Understanding Residual Disability Benefits: Are They Worth The Cost?
Part 3 – Current Monthly Income
In our previous posts, we identified the basic formula disability insurers use to calculate residual (partial) disability benefits and discussed variations in how disability insurers calculate Prior Monthly Income. Now, we will examine the other principal component in calculating a residual disability benefit: Current Monthly Income.
Current Monthly Income is the calculation of how much a doctor is earning now, versus how much he was earning prior to his disability. Although this sounds like a simple concept, calculating Current Monthly Income can be challenging in the healthcare industry. Many physicians and dentists own their own practices or are a partner in a practice group. Their income is not only based on their productivity, but also includes a passive component from the other business activities of the practice. For example, a dentist may employ one or more hygienists or associate dentists who generate additional revenue. When a doctor becomes disabled, the practice revenue may remain relatively constant as associates increase their production to account for the doctor’s reduced schedule.
Some insurers take advantage of this by calculating Current Monthly Income not on the doctor’s production, but rather on the practice’s revenue. This fails to take into account the true financial impact of a disability because, while revenue may remain high, expenses increase as associate doctors and hygienists work more (and earn more) to fill in for the disabled doctor.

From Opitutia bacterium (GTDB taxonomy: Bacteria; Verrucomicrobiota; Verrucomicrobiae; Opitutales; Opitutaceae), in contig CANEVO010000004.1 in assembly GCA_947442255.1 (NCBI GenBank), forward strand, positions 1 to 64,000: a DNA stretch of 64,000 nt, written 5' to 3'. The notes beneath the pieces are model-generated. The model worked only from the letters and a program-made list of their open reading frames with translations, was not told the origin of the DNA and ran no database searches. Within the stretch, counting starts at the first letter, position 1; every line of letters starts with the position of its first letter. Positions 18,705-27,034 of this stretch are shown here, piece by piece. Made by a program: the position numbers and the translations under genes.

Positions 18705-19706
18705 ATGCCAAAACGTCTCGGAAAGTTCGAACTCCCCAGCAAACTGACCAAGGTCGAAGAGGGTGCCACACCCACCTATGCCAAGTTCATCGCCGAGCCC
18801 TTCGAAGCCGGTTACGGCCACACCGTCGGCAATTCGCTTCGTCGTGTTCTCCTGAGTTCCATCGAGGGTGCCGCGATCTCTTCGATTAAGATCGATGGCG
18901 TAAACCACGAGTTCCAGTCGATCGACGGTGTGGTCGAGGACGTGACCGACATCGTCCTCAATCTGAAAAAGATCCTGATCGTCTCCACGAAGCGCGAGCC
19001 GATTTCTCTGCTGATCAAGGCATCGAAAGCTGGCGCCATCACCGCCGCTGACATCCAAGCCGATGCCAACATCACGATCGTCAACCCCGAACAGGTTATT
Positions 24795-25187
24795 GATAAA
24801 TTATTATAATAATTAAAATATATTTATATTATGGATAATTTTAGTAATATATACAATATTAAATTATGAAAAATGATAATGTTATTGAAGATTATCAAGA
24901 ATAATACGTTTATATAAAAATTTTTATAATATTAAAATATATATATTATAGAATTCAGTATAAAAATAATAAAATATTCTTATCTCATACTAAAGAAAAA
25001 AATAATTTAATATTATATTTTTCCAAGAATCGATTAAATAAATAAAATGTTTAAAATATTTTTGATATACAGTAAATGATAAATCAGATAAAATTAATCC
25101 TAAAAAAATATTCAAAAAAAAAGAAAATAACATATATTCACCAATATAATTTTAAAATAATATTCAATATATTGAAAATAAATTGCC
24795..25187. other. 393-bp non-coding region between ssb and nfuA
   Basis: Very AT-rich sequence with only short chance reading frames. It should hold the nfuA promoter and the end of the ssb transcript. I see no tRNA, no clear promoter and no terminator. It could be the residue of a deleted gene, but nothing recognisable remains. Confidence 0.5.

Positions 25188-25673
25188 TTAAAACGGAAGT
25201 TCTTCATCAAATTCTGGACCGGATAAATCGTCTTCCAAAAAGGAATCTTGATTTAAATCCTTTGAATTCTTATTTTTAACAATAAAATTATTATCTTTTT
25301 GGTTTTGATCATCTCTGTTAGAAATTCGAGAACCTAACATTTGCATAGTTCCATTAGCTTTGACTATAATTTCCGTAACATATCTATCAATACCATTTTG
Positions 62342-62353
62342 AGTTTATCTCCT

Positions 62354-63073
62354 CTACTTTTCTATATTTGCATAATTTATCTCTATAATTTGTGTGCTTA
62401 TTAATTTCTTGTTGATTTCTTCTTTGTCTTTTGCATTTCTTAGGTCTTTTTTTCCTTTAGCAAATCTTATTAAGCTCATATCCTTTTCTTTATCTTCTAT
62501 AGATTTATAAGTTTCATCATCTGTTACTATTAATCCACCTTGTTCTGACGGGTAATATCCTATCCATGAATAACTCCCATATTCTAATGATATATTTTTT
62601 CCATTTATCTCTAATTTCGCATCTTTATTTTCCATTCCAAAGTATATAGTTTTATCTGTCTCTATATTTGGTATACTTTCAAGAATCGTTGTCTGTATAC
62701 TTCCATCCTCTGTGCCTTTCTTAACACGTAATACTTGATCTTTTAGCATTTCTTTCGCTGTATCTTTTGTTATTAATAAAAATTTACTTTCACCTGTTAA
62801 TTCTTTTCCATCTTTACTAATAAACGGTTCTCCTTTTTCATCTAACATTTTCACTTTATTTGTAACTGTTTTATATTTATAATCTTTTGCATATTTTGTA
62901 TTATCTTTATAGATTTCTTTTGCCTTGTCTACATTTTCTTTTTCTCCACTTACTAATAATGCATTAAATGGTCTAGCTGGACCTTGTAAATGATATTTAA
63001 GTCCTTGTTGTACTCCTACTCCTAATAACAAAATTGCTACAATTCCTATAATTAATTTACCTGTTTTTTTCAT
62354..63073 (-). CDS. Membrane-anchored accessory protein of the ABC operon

Additionally, many doctors pay themselves based on a percentage of their own production, in addition to the income they earn as practice owners. When a doctor becomes partially disabled, his income from working in the practice will drop, even if the practice’s overall profitability does not. Depending on the language in a particular disability insurance policy, the policy may not take into account the drop in production, and the doctor may not be able to recover the full loss caused by his disability.
Doctors may also encounter difficulty if they seek to replace their lost income by working in another occupation. Although many disability policies are advertised as being “own-occupation” policies, that definition may only apply in cases of total disability. Many residual disability benefits will include income made in other occupations as part of the Current Monthly Income, and reduce benefits accordingly. For example, consider the following definitions of Current Monthly Income, taken from two different policies:
Policy 1: Current Monthly Income means your Monthly Income in your occupation for each month of Residual Disability being claimed.
Policy 2: Current income means all income which you receive on a cash basis in each month while you are residually disabled.
Under Policy 1, income earned in another occupation should not be considered current monthly income, and should not reduce the amount of the residual disability benefit. However, under Policy 2, all income is included within the definition of current income, regardless of the source, so working in another occupation while residually disabled can reduce, or even eliminate, the residual disability benefit.
In our next post in this series, we will look at some of the practical challenges that exist with residual claims and provide additional information to help doctors evaluate whether residual disability benefits are worth the cost. However, knowing how current monthly income is calculated in your disability policy is an important component of understanding your disability coverage.